This community opinion was contributed by Frank Barragan, chairman of Concerned Citizens of San Benito County and financial officer of Vote No on N. The opinions expressed do not necessarily represent BenitoLink or other affiliated contributors.
Ten weeks ago, we witnessed a remarkable display of American democracy at work. Here in San Benito County, and across our country, record numbers of citizens turned out to vote. They exercised the power our democracy provides citizens: the power to self-govern through the election of representatives or to decide directly by voting on initiatives. By design, the voters have the final say.
Our community should be proud of the turnout on Nov. 3. Given the pandemic, the power struggles we see in Washington, and the many other challenges we face, we need to elect leaders committed to community safety and to make decisions that reflect the will of the people. Our elections officials and volunteers deserve our thanks for their hard work and dedication in ensuring our electoral process went so smoothly.
On Election Day, San Benito voters considered Measure N, the Strada Verde project, a massive development that would, among other things, rezone agricultural land for an industrial development next to a dangerous chemical plant. There were robust campaigns on both sides. Proponents spent more than a million dollars. The opposition was a broad coalition of community members, environmental advocates, Latino and business leaders.
The voters listened and their decision was overwhelming. Nearly 60% said no. Strada Verde was rejected across the county, with majorities voting no in all five supervisorial districts.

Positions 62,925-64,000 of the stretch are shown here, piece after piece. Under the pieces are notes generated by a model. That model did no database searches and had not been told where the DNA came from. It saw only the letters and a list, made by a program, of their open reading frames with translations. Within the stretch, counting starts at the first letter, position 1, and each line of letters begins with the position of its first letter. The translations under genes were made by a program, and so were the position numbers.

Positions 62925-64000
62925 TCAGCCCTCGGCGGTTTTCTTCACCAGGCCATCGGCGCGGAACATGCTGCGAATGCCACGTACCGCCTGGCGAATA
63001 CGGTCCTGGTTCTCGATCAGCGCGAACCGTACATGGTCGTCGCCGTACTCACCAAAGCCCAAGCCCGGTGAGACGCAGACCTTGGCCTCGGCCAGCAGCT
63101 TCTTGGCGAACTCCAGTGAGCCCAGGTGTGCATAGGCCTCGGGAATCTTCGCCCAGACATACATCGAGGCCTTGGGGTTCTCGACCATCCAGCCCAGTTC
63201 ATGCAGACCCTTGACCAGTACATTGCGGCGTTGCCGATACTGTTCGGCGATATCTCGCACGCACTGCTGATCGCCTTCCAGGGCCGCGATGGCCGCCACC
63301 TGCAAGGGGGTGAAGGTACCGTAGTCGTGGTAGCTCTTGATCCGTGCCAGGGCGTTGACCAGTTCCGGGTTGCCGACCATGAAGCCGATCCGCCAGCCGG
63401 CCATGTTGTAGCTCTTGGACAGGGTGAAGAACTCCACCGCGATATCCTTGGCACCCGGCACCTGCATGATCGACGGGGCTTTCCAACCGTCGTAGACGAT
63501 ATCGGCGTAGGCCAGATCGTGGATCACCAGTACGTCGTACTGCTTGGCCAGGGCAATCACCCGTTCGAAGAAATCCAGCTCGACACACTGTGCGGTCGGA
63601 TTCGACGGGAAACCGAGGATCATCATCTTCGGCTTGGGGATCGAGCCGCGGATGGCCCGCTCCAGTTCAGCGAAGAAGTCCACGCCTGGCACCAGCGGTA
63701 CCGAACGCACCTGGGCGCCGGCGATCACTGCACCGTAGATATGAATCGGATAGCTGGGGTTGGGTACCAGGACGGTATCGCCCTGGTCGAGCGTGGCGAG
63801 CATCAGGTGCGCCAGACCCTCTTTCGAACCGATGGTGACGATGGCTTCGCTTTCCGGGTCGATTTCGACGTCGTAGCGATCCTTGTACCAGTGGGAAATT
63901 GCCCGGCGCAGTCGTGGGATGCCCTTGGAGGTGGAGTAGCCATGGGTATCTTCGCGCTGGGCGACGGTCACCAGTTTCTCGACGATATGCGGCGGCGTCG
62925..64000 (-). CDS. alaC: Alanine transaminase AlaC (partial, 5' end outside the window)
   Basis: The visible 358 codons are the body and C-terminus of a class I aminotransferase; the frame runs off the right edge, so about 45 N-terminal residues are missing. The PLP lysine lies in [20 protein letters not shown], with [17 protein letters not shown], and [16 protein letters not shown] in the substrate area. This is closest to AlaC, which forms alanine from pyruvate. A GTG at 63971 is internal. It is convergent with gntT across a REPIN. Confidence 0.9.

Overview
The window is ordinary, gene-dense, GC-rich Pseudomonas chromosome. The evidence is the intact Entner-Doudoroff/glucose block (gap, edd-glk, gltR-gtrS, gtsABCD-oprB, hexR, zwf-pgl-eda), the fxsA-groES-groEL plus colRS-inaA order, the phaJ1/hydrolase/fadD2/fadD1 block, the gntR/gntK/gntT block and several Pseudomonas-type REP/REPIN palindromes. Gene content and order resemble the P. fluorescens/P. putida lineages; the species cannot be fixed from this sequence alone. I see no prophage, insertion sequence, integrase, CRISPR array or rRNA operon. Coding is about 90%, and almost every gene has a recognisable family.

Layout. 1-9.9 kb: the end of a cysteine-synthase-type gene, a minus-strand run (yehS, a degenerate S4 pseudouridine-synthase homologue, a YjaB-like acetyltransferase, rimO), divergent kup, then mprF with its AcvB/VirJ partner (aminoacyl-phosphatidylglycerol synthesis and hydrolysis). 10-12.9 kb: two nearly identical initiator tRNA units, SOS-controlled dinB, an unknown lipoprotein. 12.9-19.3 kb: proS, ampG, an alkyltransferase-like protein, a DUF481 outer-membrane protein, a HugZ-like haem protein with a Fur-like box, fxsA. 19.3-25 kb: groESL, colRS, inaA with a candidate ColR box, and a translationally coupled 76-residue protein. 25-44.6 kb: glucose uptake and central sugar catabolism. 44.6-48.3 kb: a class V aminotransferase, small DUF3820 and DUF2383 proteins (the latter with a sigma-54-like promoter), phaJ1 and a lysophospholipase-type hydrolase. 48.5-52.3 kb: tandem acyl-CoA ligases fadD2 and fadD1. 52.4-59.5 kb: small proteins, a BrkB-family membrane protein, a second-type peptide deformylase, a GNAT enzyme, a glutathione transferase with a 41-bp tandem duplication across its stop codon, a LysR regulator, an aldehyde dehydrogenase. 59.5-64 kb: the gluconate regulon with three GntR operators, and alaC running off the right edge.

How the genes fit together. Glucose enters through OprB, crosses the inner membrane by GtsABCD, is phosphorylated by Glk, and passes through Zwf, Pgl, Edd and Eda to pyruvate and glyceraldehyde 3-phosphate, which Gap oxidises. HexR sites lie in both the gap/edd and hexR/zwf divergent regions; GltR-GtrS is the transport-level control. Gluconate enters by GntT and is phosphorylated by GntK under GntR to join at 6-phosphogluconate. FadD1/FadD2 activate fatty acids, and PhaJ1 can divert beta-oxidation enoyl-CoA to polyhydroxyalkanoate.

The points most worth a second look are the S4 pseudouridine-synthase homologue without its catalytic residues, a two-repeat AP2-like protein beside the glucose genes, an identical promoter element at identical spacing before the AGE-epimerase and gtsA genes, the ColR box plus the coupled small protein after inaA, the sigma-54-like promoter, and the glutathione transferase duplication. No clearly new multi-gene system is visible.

Voters rejected Strada Verde for many reasons:
- Worries that a commercial project would sharply increase traffic on Highway 25, which is already over capacity.
- Fears the Strada Verde site is simply not suitable for non-agricultural use because it is so close to an extremely hazardous farm chemical plant. In fact, the people’s general plan already prohibits non-agricultural use at this location.
- Opposition to the destruction of farmland at that site, and then likely nearby.
- Concerns about having giant warehouses as the ‘gateway’ to their county.
It is time now for the Board of Supervisors to act affirmatively to respect the clear will of the voters. The Board should remove from consideration any project at this location. (Included in this removal should be the Strada Verde plan that voters so clearly rejected, but is still before the County for approval.) And, the Board should pass a 3.5-mile buffer zone around the chemical plant to protect the public from further attempts to develop non-agricultural uses in that hazardous area.
The voters have spoken clearly. Clearly, theirs should be the final word.